Selected news stories from the international press relating to Asian (In)Fertilities:
Infertility rises at alarming pace in India - Xinhua News
(16 July 2010)
MUMBAI -- Indian newspaper headlines frequently report about rising inflation, especially food inflation, and how it is affecting India's population. Health wise, the country is doing no better. As if rising rate of public health challenges such as diabetes, hypertension (high blood pressure) and heart disease were not enough, statistics reveal more and more couples in India are finding it difficult to procreate.
Medical case studies, anecdotal evidence as well as the rising number of infertility clinics in urban areas of the country are pointing to the fact that infertility is becoming a health challenge in the country.
According to a report conducted by the International Institute of Population Sciences, infertility is growing at an alarming pace, especially in the cities.
Out of around 250 million individuals estimated to be attempting parenthood at any given time, 13 to 19 million couples are likely to be infertile.
Although the national census does not head count infertile couples, this study, which takes into account the national census reports of the past three decades, viz, 2001, 1991 and 1981, showed that infertility has risen by 50 percent in the country.
The report said that in India, 13 percent of ever-married women aged 15-49 years were childless in 1981 (rural 13.4 percent and urban 11.3 percent) which increased to 16 percent in 2001 (rural 15.6 percent and urban 16.1 percent). Over half of married women aged 15-19 years were childless in 1981, which increased to 70 percent in 2001.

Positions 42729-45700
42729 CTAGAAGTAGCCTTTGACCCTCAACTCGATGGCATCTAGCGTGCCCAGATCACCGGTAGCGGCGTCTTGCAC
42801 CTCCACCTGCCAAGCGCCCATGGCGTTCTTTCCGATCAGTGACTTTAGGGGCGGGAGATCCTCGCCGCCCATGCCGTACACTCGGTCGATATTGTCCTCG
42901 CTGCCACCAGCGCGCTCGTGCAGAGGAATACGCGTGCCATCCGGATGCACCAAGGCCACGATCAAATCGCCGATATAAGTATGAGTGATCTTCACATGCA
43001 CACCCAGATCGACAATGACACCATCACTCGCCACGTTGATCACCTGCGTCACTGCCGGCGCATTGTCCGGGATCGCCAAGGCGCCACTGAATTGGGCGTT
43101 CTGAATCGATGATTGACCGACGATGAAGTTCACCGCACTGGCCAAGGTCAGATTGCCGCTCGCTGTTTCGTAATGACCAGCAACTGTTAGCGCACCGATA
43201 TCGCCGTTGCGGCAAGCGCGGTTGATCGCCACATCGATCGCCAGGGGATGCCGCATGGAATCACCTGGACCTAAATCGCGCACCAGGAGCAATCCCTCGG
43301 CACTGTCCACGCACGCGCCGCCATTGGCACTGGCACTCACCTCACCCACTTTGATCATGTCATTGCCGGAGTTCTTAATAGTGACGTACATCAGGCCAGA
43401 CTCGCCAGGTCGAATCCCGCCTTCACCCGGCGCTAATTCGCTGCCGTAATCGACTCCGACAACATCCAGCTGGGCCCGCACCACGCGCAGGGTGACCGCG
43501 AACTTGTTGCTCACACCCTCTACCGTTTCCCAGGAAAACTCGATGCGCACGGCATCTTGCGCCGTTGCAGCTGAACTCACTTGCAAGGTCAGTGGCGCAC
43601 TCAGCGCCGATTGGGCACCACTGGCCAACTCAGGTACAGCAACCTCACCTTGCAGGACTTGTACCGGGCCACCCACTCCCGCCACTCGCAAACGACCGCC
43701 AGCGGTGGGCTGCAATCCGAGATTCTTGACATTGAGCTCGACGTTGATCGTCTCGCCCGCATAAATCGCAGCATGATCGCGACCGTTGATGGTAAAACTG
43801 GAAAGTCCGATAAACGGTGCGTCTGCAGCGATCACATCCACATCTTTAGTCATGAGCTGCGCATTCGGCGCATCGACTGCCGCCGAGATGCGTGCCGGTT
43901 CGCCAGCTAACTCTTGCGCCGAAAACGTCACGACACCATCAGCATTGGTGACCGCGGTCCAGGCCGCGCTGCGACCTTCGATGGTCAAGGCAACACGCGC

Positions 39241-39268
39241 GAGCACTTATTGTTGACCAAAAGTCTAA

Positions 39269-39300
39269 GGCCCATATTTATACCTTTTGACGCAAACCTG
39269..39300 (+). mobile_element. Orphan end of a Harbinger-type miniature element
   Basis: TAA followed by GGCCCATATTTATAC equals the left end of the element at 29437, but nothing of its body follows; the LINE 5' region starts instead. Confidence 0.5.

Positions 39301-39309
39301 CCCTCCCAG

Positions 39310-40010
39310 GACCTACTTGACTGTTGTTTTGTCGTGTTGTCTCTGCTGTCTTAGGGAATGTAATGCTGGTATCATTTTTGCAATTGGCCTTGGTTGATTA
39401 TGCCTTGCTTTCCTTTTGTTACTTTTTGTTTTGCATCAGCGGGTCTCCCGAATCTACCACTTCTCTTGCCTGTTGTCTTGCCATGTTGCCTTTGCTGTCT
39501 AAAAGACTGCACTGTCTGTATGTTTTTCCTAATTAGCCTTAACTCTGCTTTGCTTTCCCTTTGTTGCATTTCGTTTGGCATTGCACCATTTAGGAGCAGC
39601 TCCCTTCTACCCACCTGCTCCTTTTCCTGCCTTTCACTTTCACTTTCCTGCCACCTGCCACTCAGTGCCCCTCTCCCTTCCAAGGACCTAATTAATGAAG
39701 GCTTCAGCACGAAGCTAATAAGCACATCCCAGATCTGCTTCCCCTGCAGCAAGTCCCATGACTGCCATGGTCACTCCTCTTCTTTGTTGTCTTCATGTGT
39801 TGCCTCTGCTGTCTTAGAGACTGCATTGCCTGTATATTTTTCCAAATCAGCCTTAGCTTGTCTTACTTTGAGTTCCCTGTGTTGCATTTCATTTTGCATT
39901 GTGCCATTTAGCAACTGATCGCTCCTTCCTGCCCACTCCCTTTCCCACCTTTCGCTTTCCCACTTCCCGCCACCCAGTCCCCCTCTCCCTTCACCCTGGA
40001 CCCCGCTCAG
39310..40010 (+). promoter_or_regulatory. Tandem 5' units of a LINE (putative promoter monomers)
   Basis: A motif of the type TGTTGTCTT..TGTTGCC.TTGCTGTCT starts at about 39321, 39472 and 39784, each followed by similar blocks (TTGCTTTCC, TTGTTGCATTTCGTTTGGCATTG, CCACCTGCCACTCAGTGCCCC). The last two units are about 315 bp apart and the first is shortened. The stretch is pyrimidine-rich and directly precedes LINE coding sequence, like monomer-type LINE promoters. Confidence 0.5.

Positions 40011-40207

Nearly 30 million couples in the country suffer from infertility, making the incidence rate 10 percent. Earlier childlessness in a couple used to be talked about in hushed tones, with the problem, without doubt, being attributed to the women.
Today, infertility is no longer recognized as only a female problem. In fact, the term infertility is a broad term, often loosely used. It actually refers to a range of disorders some of which affect the male, and some the female, and contribute to childlessness in a couple.
There is also something called unexplained infertility, where doctors fail to come up with a medical explanation for the couple' s inability to conceive.
Study reports suggested that male infertility is almost as high as female infertility. One in every five healthy young men between the age from 18 to 25 suffer from abnormal sperm count.
In every 100 couples, 40 percent of the males suffer from infertility compared to 50 percent women. In the remaining 5 percent, the causes are common to both men and women.
Some common causes of infertility in men are irregular sperm production, hampered sperm delivery due to either erectile dysfunction or early ejaculation, presence of medical conditions such as obesity that may hamper sperm production, certain infections such as Sexually Transmitted Diseases (STDs), and lifestyle conditions such as diet imbalance, addiction to smoking or alcoholism, sedentary existence, or mental and emotional stress, all of which contribute to poor sperm count.
In women, hectic lifestyle and job stress contribute to conception problems. A very common cause is polycystic ovary disease (PCOD), a condition characterized by excess production of hormones and lack of ovulation.